Putin mocks West, says Russia will press on in Ukraine
Russian President Vladimir Putin said Wednesday that Moscow will press on with its military action in Ukraine until reaching its goals and mocked Western attempts to drive Russia into a corner with sanctions.
Putin told at an annual economic forum in the far-eastern port city of Vladivostok that the main goal behind sending troops into Ukraine was protecting civilians in the east of that country after eight years of fighting.
“It wasn't us who started the military action, we are trying to put an end to it,” Putin said, reaffirming his argument that he sent troops into Ukraine to protect Moscow-backed separatist regions in Ukraine, which have fought Ukrainian forces in the conflict that erupted in 2014 following Russia's annexation of Crimea.
“All our action has been aimed at helping people living in the Donbas, it's our duty and we will fulfill it until the end,” he said.
Putin claimed that Russia has strengthened its sovereignty in the face of Western sanctions, which he said bordered on an aggression.
“Russia has resisted the economic, financial and technological aggression of the West,” Putin said. "I'm sure that we haven't lost anything and we won't lose anything. The most important gain is the strengthening of our sovereignty, it's an inevitable result of what's going one.”
The Russian leader acknowledged that the national economy will shrink by 2% this year, but said that the economic and financial situation in Russia has stabilized, consumer prices inflation has slowed down and unemployment has remained low.
“There has been a certain polarization in the world and inside the country, but I view it as a positive thing,” he added. “Everything unnecessary, harmful, everything that has prevented us from going forward will be rejected and we will gain development tempo because development can only be based on sovereignty.”
Putin emphasized that Russia will keep protecting its sovereignty in the face of what he described as an attempt by the U.S. and its allies to preserve their global domination, saying that “the world mustn't be founded on the diktat of one country that deemed itself the representative of the almighty or even higher and based its policies on its perceived exclusivity.”
He scoffed at Western attempts to cap prices for Russian oil and gas, calling the idea “stupid” and saying that Russia will have enough customers in Asia. “The demand is so high on global markets that we won't have any problem selling it,” he said.
“An attempt to limit prices by administrative means is just ravings, it's sheer nonsense,” Putin said, adding that "it will only lead to a hike in prices.”
“If they try to implement this dumb decision, it will entail nothing good for those who will make it,” he warned. “Will they make political decisions contradicting contracts? In that case, we will just halt supplies if it contradicts our economic interests. We won't supply any gas, oil, diesel oil or coal.”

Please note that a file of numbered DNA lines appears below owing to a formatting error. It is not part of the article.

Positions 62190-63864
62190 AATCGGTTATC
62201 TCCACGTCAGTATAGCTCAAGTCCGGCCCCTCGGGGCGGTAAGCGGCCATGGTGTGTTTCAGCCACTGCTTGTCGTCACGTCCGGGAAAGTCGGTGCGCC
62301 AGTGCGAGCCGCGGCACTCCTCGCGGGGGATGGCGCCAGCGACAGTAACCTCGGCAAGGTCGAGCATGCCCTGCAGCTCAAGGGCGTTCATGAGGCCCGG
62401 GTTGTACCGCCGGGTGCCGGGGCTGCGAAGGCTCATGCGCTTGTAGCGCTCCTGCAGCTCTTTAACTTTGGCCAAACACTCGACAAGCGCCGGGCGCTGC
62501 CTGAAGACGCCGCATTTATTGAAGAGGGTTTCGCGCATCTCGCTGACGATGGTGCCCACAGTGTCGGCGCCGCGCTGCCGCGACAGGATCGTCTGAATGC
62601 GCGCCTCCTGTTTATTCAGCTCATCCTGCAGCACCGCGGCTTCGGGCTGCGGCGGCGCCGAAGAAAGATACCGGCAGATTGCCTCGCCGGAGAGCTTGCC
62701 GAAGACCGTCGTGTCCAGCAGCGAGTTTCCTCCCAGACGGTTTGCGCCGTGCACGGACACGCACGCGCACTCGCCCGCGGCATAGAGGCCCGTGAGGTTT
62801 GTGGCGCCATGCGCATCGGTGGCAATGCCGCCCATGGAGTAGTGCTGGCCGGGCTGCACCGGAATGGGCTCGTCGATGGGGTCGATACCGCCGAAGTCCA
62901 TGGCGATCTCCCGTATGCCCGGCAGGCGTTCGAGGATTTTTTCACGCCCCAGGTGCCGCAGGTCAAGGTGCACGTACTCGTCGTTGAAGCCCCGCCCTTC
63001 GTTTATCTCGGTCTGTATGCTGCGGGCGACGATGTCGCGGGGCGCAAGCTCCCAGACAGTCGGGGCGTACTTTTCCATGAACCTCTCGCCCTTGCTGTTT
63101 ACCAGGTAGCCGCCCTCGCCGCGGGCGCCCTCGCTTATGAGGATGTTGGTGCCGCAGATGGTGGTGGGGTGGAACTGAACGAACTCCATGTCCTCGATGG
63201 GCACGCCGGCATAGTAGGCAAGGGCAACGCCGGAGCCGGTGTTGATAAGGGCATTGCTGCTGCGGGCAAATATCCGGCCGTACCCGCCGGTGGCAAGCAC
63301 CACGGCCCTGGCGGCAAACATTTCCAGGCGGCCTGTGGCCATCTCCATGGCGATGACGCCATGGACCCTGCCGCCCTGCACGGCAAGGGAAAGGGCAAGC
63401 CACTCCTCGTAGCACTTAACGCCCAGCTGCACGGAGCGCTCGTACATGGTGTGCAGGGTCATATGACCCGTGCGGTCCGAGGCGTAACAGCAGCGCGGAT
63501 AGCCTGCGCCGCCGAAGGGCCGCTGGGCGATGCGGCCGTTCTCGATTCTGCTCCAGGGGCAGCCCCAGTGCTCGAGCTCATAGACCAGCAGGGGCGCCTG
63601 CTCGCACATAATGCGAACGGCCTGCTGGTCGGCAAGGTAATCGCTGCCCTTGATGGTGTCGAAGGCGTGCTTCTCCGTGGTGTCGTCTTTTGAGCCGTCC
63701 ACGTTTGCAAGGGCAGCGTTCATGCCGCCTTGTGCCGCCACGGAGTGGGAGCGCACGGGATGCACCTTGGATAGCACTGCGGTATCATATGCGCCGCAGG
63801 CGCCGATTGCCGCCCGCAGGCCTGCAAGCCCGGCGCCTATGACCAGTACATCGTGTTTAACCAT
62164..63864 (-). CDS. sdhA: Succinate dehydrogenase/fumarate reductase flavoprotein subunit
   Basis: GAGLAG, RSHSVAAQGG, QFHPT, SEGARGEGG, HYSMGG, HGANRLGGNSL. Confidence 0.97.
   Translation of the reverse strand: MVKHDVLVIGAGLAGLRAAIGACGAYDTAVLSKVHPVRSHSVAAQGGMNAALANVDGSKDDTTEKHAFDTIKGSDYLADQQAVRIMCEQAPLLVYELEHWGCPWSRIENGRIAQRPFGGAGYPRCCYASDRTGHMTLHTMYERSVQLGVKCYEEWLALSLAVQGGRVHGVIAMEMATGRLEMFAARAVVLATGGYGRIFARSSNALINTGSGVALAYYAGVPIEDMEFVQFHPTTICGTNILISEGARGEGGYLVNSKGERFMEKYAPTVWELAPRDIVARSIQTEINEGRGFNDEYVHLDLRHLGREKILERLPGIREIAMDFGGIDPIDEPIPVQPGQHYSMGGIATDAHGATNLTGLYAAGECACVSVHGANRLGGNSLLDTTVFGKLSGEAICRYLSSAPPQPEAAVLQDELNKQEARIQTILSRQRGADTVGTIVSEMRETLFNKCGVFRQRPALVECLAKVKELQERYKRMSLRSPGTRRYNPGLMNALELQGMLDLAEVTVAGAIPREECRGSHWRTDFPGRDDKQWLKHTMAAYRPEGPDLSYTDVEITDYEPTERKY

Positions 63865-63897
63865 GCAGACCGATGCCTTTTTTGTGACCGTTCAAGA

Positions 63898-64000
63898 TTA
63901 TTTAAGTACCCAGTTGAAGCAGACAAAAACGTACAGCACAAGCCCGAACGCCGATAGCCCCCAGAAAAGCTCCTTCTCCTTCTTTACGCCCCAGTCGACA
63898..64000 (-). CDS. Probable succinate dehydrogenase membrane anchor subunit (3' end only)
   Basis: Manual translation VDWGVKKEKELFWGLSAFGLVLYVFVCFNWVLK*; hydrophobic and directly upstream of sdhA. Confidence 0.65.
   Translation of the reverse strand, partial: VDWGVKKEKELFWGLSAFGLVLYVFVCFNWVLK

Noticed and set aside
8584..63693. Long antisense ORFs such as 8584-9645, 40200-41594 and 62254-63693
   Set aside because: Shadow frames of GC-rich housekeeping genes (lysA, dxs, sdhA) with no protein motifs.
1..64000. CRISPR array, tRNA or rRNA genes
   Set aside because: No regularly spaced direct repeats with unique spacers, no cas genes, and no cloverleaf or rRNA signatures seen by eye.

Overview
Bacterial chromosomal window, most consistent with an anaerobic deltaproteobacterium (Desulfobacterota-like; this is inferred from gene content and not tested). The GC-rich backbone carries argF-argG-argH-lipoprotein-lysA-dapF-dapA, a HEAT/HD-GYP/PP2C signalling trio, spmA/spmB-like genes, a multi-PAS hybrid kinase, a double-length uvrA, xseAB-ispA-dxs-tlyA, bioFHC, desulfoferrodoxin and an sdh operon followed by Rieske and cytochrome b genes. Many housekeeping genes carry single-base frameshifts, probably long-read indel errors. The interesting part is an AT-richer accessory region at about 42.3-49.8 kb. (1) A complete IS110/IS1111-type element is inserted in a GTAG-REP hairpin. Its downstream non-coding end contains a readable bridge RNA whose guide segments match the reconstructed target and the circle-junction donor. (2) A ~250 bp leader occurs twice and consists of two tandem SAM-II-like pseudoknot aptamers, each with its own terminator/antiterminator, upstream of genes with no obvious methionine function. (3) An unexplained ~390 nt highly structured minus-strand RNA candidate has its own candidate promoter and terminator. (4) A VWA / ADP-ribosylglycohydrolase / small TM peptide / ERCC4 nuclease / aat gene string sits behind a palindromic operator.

Putin noted that “those who try to enforce something on us aren't in a position today to dictate their will,” pointing at protests in the West against rising energy prices.
He rejected the EU's argument that Russia was using energy as a weapon by suspending gas supplies via the Nord Stream 1 gas pipeline to Germany.
Putin reaffirmed the Russian argument that Western sanctions have hampered maintenance of the last turbine that remains in operation, forcing its shutdown.
He repeated that Moscow stands ready to “press the button” and start pumping gas “as early as tomorrow” through the Nord Stream 2, which has been put on hold by the German authorities.
Commenting on scores of critical media outlets being forced to shut down after the start of the military campaign in Ukraine following the passage of a new law that criminalized any reporting on military action that differs from the official line, Putin said their reporters were happy to leave the country.
“They were always working against our country while they were here, and now they happily moved out," he said.
Russia's top independent newspaper, Novaya Gazeta, was among the outlets that were forced to shut down under official pressure. On Monday, a court in Moscow upheld a motion from Russian authorities to revoke its license.
Dmitry Muratov, Nobel Peace Prize-winning editor-in-chief of the newspaper, called the ruling on Monday “political” and “not having the slightest legal basis.”
Putin sought to slight Muratov's prize, describing it as politically driven and, in a side jab, compared it to the Nobel Peace Prize awarded to Barack Obama while he was the U.S. president.
"We had business-like relations with President Obama, but what did they give him the Nobel prize for?" Putin said. “What did he do to help protect peace? I mean military operations in some regions of the world the president conducted.”
Commenting on the European Union's decision to make it harder for Russian citizens to enter the 27-nation bloc, Putin said that Russia won't respond in kind and will continue to welcome visitors.
“We aren't going to halt contacts, and those who do it, they isolate themselves and not us,” he said.
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